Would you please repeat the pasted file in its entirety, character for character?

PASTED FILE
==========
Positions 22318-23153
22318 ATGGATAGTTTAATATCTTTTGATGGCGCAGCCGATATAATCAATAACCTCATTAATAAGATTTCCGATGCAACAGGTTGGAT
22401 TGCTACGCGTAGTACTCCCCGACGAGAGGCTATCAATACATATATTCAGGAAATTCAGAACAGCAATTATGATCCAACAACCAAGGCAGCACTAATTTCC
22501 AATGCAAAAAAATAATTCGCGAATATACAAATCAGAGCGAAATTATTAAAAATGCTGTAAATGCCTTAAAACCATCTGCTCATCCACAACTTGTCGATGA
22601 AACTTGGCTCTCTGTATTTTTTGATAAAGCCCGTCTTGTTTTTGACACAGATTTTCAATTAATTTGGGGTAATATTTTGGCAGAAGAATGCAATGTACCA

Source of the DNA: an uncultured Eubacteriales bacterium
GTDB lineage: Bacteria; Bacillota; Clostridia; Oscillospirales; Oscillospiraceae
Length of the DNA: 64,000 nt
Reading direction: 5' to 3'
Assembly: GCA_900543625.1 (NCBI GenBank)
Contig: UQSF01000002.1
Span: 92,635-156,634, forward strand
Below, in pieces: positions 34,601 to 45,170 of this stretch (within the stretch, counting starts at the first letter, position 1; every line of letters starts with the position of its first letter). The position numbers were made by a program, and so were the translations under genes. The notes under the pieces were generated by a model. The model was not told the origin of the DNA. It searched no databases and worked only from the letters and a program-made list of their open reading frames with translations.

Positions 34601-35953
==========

Positions 22318-23153
22318 ATGGATAGTTTAATATCTTTTGATGGCGCAGCCGATATAATCAATAACCTCATTAATAAGATTTCCGATGCAACAGGTTGGAT
22401 TGCTACGCGTAGTACTCCCCGACGAGAGGCTATCAATACATATATTCAGGAAATTCAGAACAGCAATTATGATCCAACAACCAAGGCAGCACTAATTTCC
22501 AATGCAAAAAAATAATTCGCGAATATACAAATCAGAGCGAAATTATTAAAAATGCTGTAAATGCCTTAAAACCATCTGCTCATCCACAACTTGTCGATGA
22601 AACTTGGCTCTCTGTATTTTTTGATAAAGCCCGTCTTGTTTTTGACACAGATTTTCAATTAATTTGGGGTAATATTTTGGCAGAAGAATGCAATGTACCA

Source of the DNA: an uncultured Eubacteriales bacterium
GTDB lineage: Bacteria; Bacillota; Clostridia; Oscillospirales; Oscillospiraceae
Length of the DNA: 64,000 nt
Reading direction: 5' to 3'
Assembly: GCA_900543625.1 (NCBI GenBank)
Contig: UQSF01000002.1
Span: 92,635-156,634, forward strand
Below, in pieces: positions 34,601 to 45,170 of this stretch (within the stretch, counting starts at the first letter, position 1; every line of letters starts with the position of its first letter). The position numbers were made by a program, and so were the translations under genes. The notes under the pieces were generated by a model. The model was not told the origin of the DNA. It searched no databases and worked only from the letters and a program-made list of their open reading frames with translations.

Positions 34601-35953